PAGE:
I found White Devil captivating from the outset. The author has certainly chosen the perfect setting for a ghost story in the Lot, a house at Harrow school accommodating students. The house itself is quite old, but at its heart is a much older dwelling which would have been in use at the time of Lord Byron, whom the story is crafted around. I was a little apprehensive about this, as it is very easy to slander the dead, but the author has kept his tale true to the known facts about Byron who was, in any case, famously described as `mad, bad and dangerous to know'.
The story develops at a very gentle pace, but when the writing is good that really does not matter. The whole account is very atmospheric and this was one of those books which I found myself taking the time to read word for word as I was enjoying it so much. The supernatural elements are certainly eerie, but from the outset there is a hint of menace and the impression that this is far from a benign spirit. The plot is well thought out and I did not find it predictable so there is always the feeling that there is something unexpected and somewhat threatening just around the corner which keeps you turning the pages.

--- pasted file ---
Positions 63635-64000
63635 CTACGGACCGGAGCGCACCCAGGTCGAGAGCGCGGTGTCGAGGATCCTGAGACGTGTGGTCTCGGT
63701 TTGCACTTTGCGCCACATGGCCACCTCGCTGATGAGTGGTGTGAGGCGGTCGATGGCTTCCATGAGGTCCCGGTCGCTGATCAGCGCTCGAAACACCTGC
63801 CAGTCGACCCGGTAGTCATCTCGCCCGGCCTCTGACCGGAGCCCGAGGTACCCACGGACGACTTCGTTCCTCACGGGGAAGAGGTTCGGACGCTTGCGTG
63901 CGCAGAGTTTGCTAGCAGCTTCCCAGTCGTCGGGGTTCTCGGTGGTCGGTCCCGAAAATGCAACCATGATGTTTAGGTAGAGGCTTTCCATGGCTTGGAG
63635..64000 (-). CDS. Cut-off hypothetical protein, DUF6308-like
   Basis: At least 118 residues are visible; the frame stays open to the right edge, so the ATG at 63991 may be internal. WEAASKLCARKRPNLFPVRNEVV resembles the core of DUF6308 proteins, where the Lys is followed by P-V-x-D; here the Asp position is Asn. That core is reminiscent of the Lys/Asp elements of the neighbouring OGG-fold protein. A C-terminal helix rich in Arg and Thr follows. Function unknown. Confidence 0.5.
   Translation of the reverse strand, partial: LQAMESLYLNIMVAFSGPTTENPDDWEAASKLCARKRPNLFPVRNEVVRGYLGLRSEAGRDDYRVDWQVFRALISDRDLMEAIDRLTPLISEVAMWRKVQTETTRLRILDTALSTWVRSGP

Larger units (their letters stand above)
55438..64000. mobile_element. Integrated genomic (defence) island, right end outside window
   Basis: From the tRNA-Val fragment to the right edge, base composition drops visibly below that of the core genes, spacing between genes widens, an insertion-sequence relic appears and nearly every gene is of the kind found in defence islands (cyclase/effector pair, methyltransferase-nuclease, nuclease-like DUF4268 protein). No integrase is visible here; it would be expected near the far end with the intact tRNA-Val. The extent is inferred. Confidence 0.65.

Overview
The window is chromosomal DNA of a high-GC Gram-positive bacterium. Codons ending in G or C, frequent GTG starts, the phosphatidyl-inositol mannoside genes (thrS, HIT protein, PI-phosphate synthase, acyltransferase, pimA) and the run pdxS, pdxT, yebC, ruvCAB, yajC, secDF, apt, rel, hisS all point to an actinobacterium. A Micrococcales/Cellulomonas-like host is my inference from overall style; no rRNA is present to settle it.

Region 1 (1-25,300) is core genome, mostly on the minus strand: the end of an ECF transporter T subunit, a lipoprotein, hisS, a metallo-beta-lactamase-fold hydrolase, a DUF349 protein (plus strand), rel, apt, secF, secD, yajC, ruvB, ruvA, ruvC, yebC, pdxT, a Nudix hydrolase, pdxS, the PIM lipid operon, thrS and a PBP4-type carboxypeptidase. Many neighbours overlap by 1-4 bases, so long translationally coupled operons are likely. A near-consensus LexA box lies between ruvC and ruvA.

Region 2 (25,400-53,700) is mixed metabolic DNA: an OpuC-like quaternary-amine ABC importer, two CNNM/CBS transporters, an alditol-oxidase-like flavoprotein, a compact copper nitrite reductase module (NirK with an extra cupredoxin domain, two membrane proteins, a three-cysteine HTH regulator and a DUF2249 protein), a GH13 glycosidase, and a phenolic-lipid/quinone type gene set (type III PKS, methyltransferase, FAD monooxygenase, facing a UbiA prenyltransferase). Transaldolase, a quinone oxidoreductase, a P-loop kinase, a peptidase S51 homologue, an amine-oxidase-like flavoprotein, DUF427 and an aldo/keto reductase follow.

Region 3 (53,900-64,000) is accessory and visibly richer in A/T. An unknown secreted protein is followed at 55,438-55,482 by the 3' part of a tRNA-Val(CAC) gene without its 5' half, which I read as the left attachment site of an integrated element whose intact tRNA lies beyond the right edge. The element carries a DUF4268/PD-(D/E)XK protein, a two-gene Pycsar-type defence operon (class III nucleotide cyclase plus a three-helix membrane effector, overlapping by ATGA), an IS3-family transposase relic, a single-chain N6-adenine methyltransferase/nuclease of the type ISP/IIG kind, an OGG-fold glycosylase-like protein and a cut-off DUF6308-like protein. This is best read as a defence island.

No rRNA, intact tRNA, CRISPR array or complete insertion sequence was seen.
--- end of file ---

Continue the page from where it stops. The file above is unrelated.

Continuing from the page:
The story begins with Andrew Taylor arriving at Harrow to join the sixth form. Andrew is an American and has come to Harrow as a last resort after getting himself in trouble in the educational establishment he had attended in the States. Initially he is like a fish out of water but is soon persuaded to be part of a play based on the life of Byron which his housemaster, Fawkes, is writing. Andrew bears an uncanny resemblance to Byron and when he starts playing the part of Byron, the supernatural elements really start creeping in.
I thoroughly enjoyed this gothic tale which is extremely well crafted. I think the author hits just the right balance between keeping the story moving and creating the atmosphere needed to make a successful ghost story with plenty of suspense.